Thursday, January 14, 2010

A Podcast for Training Magazine

Here is a summary of the podcast I recently did with Training magazine Senior Writer Margery Weinstein about a better way to learn.

Margery Weinstein: When you say "interactivity in training," what are you referring to?
VJ: Learners are better engaged when their trainer establishes a two-way dialog. Monolog, as we know, is boring. This is true regardless of the learning modality – be it classroom instruction or e-learning. By “interactivity” I mean an artifact (such as a piece of software) that allows for a two-way dialog that is non-trivial. I would say a button-click is too trivial to qualify being called interactivity. A multiple-choice question isn’t a whole lot more interactive either. On the other hand, a jeopardy game, or a sales simulation are examples of interactivity. Here the learner is fully engaged in a dialog with the computer, or the teacher or another learner.

Margery Weinstein: How can technology be used to enhance, rather than hinder, interactivity during training?
VJ: That’s a great question. Contrary to common intuition, the initial use of technology in any form of dialog can actually hinder, rather than enhance, interactivity. Consider PowerPoint presentations – many of them are simply quite boring. Or consider a variety of e-learning courses that are online page flippers at-best. Why does this happen? The problem is not the technology, but the way we use it. By introducing technology, we eliminate some of the direct interaction. However, we don’t always provide equivalent technology-based interaction in its place. What we do provide is menus and buttons. Meaningful interactions go beyond mindless button clicking. They provide a context that is sufficiently engrossing and invite action from the learner. Once the learner acts, they provide a response and build a two-way dialog. When technology is used to build such experiences, you will see it enhancing, rather than hindering interactivity.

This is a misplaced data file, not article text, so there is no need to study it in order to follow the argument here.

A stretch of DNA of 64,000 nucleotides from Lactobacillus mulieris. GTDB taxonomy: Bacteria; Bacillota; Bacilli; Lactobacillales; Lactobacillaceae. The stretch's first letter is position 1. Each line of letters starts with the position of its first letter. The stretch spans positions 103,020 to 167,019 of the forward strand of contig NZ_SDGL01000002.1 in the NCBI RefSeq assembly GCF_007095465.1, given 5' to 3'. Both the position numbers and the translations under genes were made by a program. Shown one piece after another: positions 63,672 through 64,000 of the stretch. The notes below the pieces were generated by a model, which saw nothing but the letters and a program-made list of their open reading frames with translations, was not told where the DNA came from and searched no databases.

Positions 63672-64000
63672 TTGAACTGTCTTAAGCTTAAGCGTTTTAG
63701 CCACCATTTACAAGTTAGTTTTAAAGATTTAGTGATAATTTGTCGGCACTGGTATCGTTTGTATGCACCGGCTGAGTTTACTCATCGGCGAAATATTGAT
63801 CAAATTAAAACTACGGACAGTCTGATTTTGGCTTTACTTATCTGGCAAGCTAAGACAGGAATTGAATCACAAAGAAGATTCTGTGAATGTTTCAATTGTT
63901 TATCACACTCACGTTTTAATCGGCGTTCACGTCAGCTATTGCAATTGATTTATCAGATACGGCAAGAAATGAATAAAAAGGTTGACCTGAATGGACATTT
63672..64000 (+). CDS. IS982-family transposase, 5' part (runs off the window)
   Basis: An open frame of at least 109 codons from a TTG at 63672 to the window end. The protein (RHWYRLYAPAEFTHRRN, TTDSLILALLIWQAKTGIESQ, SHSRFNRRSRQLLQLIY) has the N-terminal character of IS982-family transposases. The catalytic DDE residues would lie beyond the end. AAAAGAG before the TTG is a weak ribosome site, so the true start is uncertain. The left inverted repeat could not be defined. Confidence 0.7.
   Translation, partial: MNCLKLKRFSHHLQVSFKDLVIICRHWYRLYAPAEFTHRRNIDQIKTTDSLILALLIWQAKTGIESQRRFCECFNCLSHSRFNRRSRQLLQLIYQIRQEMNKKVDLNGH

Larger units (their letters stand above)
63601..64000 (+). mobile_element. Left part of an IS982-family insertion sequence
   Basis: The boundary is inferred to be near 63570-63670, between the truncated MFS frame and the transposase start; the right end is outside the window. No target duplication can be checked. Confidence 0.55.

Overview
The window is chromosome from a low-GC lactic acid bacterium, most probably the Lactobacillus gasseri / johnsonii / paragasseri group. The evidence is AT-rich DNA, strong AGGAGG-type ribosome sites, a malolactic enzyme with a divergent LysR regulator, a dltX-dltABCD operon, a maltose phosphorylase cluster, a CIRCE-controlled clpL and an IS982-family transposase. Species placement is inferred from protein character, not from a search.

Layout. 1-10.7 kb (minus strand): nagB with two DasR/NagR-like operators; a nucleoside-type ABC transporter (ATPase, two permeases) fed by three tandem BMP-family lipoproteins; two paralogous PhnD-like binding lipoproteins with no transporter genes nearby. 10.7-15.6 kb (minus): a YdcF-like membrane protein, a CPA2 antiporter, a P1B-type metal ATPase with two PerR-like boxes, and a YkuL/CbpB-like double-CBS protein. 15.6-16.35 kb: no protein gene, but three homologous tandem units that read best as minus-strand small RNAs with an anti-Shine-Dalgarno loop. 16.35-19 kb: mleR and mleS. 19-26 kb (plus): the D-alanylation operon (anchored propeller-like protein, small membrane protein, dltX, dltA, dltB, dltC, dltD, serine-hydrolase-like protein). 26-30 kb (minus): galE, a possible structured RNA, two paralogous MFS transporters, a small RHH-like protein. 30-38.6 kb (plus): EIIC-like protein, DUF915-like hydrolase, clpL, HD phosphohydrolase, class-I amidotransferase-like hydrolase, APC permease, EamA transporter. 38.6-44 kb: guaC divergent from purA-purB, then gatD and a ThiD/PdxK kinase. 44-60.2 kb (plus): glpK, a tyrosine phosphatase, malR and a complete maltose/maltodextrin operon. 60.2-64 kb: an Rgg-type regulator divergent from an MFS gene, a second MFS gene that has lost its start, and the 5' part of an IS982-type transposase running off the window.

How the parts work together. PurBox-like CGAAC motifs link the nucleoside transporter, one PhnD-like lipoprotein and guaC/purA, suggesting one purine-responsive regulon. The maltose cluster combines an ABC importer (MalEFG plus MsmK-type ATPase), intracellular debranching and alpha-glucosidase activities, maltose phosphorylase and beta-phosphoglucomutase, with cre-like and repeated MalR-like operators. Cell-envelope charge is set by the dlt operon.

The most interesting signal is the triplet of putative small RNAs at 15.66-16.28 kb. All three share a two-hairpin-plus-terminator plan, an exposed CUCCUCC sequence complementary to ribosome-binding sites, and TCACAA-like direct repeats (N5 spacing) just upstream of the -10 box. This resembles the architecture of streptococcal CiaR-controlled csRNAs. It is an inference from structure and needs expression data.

Margery Weinstein: What is the biggest mistake trainers make when it comes to interactivity, and what's the best way for them to avoid making this mistake?
VJ: We see trainers approaching interactivity in a couple of different ways, and both have their problems. Some trainers confuse slide transitions and bullets and special effects and navigation buttons with meaningful interactivity. They implicitly assume these mere interface elements will somehow deliver interactivity. No wonder, learners are disappointed with the results. On the other hand, some training professionals flex their programming muscles and build highly interactive experiences from scratch. This delivers highly engaging courses, but only at considerable cost, time and maintenance overhead. The best way to enhance training with interactivity is to re-use interactive templates that are customizable. Rapid interactivity is a great paradigm for trainers that want to get ahead with interactivity quickly and easily. You pick a template, fill in the content, customize the look, tweak the behavior and publish the interactive object and include it in your course. So you build a learning game in minutes rather than days! That is the power of rapid interactivity.

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